Should note that the Ginger Buddha had done the place up in style too.  Maps of the moor, facsimile letters and documents and great visuals were posted and strewn around the room to add a little ambience.  Nifty.

When it came to the bevvies…

Scott paid a visit to Andrew Ferguson at the Kensington Wine Market for a little guidance in his selection.  Not that guidance is necessarily needed, but hey…Andrew knows his stuff…has some unique malts…and often has open bottles to sample before making your selection.  Together they came up with a solid Isle of Arran Bourbon Cask (single cask) and a gorgeous rich Edradour SFTC Chateauneuf du Pape (also single cask).  Before hitting these beefier cask strength numbers, we sampled the Johnnie Walker Gold Label.  Nice.  Quite nice indeed.  The Edradour was the runaway though.

And rum?  Well…this was an abortion.  I speak only for myself here (and perhaps one or two unnamed others), but was this distilled Barbie juice we were drinking?  Holy plastic flavors.  In a sojourn down to the afore-mentioned KWM I had seen a Cadenheads bottling that had been matured in Laphroaig casks.  I mentioned this to Scott, and unbeknownst to the rest he did indeed pick this one.  Peated rum?  WTF?!  While the rum appreciators said, “bah…this is not rum…it’s more like a whisky”, the whisky drinkers were swishing out their mouths in distaste and declaring it nothing like our beloved malts.  In hindsight, I’d be curious to know if any actually liked it.  Something different anyway.

As is becoming the standard, the lads are merciless with their needling.  The Star Trek and wrestling references not only continue unabated, but a few have taken it upon themselves to draw obscure connections and parallels with our book selection.  Sigh.  And here I thought I had surrounded myself with the elite.  This delusion was further shattered by the avalanche of Mandingo, John Holmes and general porn comments.  This little foray into the gutter was the lowest we’ve sunk yet…and was bloody hilarious.  If we needed any more assurance as to why this is a men’s club…this was it.

All in all, a truly memorable night.  It was great to have Chris back in the fold (you may remember he had sat in on our ‘”Wizard’s First Rule” gathering) and equally great to have Jay for the first time.  I think this group is going to work out just fine.  Though we’re a little bigger now, all concerns about too many seemed to unfounded as we never really had any “shhhhhhhhh” moments.  Well done, all.  This was a great night to have been the new guys’ first.

A few random thoughts:

Rod Stewart has ‘Bob’ hair…the Glencairn dilemma…Hamlet in the original Klingon…”Honey, I’m coming home”…countless Star Trek, wrestling and porn references…Mandingo…hostel head (Ostby)…plastic in my rum…the pink box…

mmmmmmmmIMG_5109IMG_5119IMG_5120
 IMG_5121IMG_5124IMG_5126IMG_5132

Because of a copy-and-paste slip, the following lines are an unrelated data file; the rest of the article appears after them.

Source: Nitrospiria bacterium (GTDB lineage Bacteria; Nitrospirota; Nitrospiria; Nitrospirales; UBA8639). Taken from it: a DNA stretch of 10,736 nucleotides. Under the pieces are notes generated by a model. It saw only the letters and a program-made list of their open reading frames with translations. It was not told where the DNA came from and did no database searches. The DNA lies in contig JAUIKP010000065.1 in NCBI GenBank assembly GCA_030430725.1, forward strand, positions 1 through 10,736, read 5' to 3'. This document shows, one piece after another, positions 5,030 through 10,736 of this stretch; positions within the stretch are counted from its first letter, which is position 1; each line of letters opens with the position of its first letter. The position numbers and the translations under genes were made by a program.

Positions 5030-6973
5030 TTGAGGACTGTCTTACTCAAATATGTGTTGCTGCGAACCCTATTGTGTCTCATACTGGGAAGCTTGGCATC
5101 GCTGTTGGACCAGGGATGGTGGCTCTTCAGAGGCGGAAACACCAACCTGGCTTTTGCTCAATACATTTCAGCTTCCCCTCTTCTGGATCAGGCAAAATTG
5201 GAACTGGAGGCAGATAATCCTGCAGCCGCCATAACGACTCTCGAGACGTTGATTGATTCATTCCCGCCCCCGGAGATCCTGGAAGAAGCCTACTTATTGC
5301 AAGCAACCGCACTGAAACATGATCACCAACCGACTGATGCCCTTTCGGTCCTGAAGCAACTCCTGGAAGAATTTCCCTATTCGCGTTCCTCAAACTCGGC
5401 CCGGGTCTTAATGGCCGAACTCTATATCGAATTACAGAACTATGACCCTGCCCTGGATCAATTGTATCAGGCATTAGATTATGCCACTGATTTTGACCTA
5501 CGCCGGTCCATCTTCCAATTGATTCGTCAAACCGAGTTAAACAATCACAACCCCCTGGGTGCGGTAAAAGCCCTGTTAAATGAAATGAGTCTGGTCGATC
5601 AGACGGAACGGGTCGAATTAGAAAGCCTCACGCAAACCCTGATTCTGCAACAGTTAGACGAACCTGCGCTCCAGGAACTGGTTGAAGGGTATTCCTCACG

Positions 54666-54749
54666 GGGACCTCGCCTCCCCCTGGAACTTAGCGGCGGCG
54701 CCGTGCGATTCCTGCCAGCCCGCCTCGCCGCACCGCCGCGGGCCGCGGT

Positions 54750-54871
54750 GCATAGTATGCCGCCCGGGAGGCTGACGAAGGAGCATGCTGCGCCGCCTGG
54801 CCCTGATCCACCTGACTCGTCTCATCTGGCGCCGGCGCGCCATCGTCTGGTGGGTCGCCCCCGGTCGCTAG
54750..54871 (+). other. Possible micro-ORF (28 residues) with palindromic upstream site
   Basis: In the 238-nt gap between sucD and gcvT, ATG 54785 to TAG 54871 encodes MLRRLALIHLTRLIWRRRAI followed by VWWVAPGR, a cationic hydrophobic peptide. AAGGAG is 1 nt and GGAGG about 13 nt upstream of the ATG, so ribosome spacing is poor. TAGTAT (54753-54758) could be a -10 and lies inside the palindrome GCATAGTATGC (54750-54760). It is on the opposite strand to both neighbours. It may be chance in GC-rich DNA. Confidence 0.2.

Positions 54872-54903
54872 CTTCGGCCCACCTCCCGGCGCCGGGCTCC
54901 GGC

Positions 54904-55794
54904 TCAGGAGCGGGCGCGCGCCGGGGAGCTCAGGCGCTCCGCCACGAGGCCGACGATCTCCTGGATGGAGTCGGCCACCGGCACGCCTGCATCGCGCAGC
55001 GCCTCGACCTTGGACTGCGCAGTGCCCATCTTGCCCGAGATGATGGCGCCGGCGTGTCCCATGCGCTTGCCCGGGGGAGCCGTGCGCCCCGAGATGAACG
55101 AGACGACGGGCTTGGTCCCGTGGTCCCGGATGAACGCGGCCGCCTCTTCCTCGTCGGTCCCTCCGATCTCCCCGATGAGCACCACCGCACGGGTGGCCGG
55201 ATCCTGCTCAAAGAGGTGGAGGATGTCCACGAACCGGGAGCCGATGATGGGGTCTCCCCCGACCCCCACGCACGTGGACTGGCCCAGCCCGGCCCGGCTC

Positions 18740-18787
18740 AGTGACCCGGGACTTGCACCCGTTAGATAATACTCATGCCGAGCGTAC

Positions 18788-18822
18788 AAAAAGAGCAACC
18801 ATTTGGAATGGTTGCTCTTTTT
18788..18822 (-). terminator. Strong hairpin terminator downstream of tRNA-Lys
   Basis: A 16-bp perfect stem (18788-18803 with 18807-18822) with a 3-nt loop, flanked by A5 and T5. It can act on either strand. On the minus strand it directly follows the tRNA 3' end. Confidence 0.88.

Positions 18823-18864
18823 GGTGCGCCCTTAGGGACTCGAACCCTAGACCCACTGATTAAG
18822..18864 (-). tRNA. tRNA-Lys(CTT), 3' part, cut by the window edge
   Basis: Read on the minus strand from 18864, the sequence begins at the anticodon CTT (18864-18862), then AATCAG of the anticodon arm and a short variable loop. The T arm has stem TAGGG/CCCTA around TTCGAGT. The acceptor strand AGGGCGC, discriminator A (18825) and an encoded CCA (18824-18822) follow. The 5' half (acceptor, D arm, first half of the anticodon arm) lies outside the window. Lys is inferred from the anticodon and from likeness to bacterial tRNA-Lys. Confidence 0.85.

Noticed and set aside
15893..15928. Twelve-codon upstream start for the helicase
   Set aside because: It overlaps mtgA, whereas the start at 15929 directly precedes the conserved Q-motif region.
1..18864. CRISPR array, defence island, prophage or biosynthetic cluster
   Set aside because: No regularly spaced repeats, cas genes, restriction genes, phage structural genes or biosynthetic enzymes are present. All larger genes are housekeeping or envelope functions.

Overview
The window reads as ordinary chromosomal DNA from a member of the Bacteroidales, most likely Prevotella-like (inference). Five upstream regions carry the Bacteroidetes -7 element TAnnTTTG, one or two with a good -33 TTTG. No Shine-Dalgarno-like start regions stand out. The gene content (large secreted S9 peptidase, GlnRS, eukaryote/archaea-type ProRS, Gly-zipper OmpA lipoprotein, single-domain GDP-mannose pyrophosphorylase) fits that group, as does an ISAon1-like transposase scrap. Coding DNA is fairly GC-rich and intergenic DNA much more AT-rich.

A little more ... I can get the whole thing in....IMG_5142IMG_5145IMG_5150
 
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– Curt
 
 
Aug 232013
 

Liquorature Gathering #009 – “Atlas Shrugged” (Ayn Rand)

Date:  October, 2009

Host:  Curt

Whisky:  Ardbeg Airigh Nam Beist, Amrut, Laphroaig Quarter Cask

Rum:  Flor de Cana 5 y.o.

Tequila:  El Jimador

 

Sigh.  This should have been our magnum opus discussion.  Instead it was a slightly disappointing night.  Not bad…just…disappointing.  With a book like ‘Atlas’, we went into it with so much hype and elevated expectations.  Perhaps expectations were set too high though, as we did all see the potential, just never quite reached the heights of conversational brilliance to which we’d all aspired.  Icarus and all, right?  Topics of conversation never really got deep enough into philosophy or aesthetics for my liking.  And to be honest, I expected a little more polarity, but it seemed to be fairly well-received and appreciated by most of the gang and all for the same qualities.  Oh well.

I had ordered a few Atlas pieces before this night, and awarded Bauer a “Who is John Galt” shirt for the ultimate achievement, and simply being the uber keener (in the three months between announcement of Atlas and our meeting, he read Atlas twice and The Fountainhead as well).  Can’t recall if I wore my Danneskjold Repossessions shirt or Reardon Steel one.  😉

Pat, Clint, Bauer and I had cigars and laid into a couple of true heavyweights in terms of peated whisky.  I should also note that this was the night we met and fell in love with the Beast.  Ardbeg Airigh Nam Beist, that is.  Dear gawd, what a whisky.  Most of the gang, at this early stage in their tasting journeys were a little…err…unimpressed with the smoky peat monsters.  Oh well…the Ardbeg was beautiful, and the Quarter Cask a brilliant dram too.  I had managed to track down a single malt from India, following on the footsteps of Buddha, who had found a nifty Japanese whisky earlier on.  There was some rum and tequila open too.  The former took a beating.  The latter…not so much.  Food wise…just some snacks:  a table full of a wide array of munchies and sweets.

I’d guess our topic conversation topped out at about two and a half hours.  …And didn’t even scratch the surface.

Perhaps we’ll have to try ‘The Fountainhead’ at some point.

 

– Curt